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Institutional Priorities

Calls to Action

The truth telling and reconciliation process began in Canada as a response to the Canadian Indian Residential School System legacy initiated by the Canadian government. The Canadian government formed the Truth and Reconciliation Commission (TRC) in June 2008 with a mandate to inform all Canadians about what happened in Indian Residential Schools that many people living in Canada do not know.

The Commission documented statements from student survivors, families, and communities. The most significant result was the publishing of the TRC reports and the 94 Calls to Action. These Calls address all areas of Canadian life. Some of themes these Calls fall under include education, child welfare, language and culture, health, justice, media, sport and recreation, business reconciliation, newcomers to Canada, and many more.

Below are the Calls to Action that specifically relate to Education, Professional Development and Training for Public Servants, and Business and Reconciliation.

Education

  1. We call upon the federal government to develop with Aboriginal groups a joint strategy to eliminate educational and employment gaps between Aboriginal and non-Aboriginal Canadians.
  2. We call upon the federal government to eliminate the discrepancy in federal education funding for First Nations children being educated on reserves and those First Nations children being educated off reserves.
  3. We call upon the federal government to prepare and publish annual reports comparing funding for the education of First Nations children on and off reserves, as well as educational and income attainments of Aboriginal peoples in Canada compared with non-Aboriginal people.
  4. We call on the federal government to draft new Aboriginal education legislation with the full participation and informed consent of Aboriginal peoples. The new legislation would include a commitment to sufficient funding and would incorporate the following principles:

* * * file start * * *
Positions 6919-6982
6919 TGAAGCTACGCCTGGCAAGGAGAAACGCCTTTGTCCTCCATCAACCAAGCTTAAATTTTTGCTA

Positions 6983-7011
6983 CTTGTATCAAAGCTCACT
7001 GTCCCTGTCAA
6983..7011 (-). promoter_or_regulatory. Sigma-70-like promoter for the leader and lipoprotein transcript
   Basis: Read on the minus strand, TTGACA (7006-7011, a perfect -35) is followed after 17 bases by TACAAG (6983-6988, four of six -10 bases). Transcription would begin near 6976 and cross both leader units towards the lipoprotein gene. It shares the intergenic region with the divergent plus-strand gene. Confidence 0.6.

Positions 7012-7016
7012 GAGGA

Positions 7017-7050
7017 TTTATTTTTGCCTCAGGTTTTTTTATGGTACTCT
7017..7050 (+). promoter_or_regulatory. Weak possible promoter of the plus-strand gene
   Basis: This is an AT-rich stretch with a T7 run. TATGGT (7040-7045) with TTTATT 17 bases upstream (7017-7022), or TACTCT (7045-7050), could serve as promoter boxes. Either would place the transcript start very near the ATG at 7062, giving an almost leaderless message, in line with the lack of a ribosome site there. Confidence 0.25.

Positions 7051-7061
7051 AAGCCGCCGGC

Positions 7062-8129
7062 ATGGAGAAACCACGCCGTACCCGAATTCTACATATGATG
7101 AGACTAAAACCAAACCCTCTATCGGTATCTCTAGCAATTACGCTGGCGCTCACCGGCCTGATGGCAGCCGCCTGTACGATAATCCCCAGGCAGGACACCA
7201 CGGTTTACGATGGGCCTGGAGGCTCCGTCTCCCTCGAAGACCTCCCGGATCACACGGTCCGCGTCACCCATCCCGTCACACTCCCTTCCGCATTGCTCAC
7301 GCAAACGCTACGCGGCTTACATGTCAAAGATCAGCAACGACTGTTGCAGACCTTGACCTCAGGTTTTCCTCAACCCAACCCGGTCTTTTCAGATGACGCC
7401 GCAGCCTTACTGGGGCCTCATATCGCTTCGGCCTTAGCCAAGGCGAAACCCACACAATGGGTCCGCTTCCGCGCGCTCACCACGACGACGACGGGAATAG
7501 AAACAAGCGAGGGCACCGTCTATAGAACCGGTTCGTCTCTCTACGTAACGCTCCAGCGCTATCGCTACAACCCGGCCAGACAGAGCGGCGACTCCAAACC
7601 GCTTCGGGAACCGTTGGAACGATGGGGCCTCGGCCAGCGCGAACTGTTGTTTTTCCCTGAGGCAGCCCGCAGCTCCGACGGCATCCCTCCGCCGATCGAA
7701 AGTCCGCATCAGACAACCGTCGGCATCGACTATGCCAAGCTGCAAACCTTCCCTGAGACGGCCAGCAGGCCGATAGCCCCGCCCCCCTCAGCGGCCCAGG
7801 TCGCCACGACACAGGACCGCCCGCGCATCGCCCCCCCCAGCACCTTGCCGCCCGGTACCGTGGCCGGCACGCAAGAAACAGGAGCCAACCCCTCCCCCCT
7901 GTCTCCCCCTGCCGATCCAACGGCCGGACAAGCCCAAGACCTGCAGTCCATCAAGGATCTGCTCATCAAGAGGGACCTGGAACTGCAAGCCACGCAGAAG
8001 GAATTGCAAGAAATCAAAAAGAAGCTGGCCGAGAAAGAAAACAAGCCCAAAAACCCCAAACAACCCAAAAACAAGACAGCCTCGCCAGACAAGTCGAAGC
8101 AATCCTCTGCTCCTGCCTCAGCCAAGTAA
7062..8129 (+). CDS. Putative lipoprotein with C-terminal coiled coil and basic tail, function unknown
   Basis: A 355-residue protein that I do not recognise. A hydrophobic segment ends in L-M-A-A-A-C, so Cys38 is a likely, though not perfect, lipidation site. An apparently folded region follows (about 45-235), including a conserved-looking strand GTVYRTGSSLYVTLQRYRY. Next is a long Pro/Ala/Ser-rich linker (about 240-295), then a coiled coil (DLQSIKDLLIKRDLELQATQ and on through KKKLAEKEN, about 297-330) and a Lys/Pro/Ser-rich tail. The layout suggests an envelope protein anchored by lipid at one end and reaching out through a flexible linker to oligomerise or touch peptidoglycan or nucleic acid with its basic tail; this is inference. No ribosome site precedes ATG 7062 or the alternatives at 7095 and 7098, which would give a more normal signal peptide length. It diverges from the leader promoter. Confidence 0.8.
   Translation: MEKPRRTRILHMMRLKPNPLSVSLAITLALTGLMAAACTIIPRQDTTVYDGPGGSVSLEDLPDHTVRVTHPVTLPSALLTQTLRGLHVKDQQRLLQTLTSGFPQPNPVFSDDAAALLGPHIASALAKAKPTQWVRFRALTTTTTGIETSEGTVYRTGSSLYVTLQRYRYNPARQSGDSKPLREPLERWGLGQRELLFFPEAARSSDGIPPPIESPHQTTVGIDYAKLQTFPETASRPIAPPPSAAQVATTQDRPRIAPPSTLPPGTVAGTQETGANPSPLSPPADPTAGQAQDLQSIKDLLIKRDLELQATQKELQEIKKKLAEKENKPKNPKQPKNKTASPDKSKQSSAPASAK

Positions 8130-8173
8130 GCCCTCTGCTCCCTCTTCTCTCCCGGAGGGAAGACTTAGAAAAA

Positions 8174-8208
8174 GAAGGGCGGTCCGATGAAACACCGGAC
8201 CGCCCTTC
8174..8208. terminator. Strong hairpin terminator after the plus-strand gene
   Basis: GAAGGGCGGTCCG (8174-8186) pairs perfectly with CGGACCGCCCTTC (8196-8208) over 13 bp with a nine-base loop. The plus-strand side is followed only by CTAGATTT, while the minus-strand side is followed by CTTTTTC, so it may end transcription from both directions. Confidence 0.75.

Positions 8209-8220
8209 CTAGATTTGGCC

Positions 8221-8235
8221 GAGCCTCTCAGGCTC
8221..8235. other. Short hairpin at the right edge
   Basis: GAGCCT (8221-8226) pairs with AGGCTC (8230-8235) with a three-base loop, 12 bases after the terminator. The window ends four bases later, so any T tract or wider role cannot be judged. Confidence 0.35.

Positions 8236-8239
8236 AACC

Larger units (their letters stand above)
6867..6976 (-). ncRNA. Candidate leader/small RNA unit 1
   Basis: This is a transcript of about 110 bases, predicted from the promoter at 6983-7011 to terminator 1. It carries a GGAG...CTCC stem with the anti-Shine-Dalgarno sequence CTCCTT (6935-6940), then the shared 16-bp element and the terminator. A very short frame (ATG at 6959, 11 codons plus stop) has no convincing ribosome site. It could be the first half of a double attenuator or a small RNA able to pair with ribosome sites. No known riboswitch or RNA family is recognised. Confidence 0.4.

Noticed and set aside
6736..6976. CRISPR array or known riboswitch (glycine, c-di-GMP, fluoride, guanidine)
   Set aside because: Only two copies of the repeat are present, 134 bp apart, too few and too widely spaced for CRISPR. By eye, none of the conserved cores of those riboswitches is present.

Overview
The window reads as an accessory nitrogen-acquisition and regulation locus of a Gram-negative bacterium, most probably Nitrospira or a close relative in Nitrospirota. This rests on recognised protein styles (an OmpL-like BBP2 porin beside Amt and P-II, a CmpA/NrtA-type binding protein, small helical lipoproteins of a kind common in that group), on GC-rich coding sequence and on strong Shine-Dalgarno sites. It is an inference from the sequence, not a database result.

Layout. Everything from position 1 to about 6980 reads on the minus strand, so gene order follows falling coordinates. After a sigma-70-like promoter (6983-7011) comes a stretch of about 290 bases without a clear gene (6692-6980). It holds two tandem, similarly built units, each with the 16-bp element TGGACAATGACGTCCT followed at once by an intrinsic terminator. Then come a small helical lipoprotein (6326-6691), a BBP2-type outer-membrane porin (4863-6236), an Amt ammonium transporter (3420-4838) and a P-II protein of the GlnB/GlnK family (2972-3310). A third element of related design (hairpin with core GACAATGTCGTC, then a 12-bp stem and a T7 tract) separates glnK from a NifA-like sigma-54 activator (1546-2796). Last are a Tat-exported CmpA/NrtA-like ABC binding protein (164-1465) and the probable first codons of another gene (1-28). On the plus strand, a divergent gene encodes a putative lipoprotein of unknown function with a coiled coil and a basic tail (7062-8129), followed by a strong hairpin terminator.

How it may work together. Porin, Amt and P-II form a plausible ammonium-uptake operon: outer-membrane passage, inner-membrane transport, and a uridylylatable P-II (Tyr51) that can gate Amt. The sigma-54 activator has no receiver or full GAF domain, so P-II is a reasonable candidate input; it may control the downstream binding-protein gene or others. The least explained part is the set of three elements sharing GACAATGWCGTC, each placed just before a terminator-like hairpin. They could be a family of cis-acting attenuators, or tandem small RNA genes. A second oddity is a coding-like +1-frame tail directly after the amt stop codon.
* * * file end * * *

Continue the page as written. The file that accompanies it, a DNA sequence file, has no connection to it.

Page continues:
1. Providing sufficient funding to close identified educational achievement gaps within one generation.
    2. Improving education attainment levels and success rates.
    3. Developing culturally appropriate curricula.
    4. Protecting the right to Aboriginal languages, including the teaching of Aboriginal languages as credit courses.
    5. Enabling parental and community responsibility, control, and accountability, similar to what parents enjoy in public school systems.
    6. Enabling parents to fully participate in the education of their children.
    7. Respecting and honouring Treaty relationships.
  5. We call upon the federal government to provide adequate funding to end the backlog of First Nations students seeking a post-secondary education.
  6. We call upon the federal, provincial, territorial, and Aboriginal governments to develop culturally appropriate early childhood education programs for Aboriginal families.

Professional Development and Training for Public Servants

  1. We call upon federal, provincial, territorial, and municipal governments to provide education to public servants on the history of Aboriginal peoples, including the history and legacy of residential schools, the United Nations Declaration on the Rights of Indigenous Peoples, Treaties and Aboriginal rights, Indigenous law, and Aboriginal–Crown relations. This will require skills based training in intercultural competency, conflict resolution, human rights, and anti-racism.

Business and Reconciliation

  1. We call upon the corporate sector in Canada to adopt the United Nations Declaration on the Rights of Indigenous Peoples as a reconciliation framework and to apply its principles, norms, and standards to corporate policy and core operational activities involving Indigenous peoples and their lands and resources. This would include, but not be limited to, the following:
    1. Commit to meaningful consultation, building respectful relationships, and obtaining the free, prior, and informed consent of Indigenous peoples before proceeding with economic development projects.
    2. Ensure that Aboriginal peoples have equitable access to jobs, training, and education opportunities in the corporate sector, and that Aboriginal communities gain long-term sustainable benefits from economic development projects.
    3. Provide education for management and staff on the history of Aboriginal peoples, including the history and legacy of residential schools, the United Nations Declaration on the Rights of Indigenous Peoples, Treaties and Aboriginal rights, Indigenous law, and Aboriginal–Crown relations. This will require skills based training in intercultural competency, conflict resolution, human rights, and anti-racism.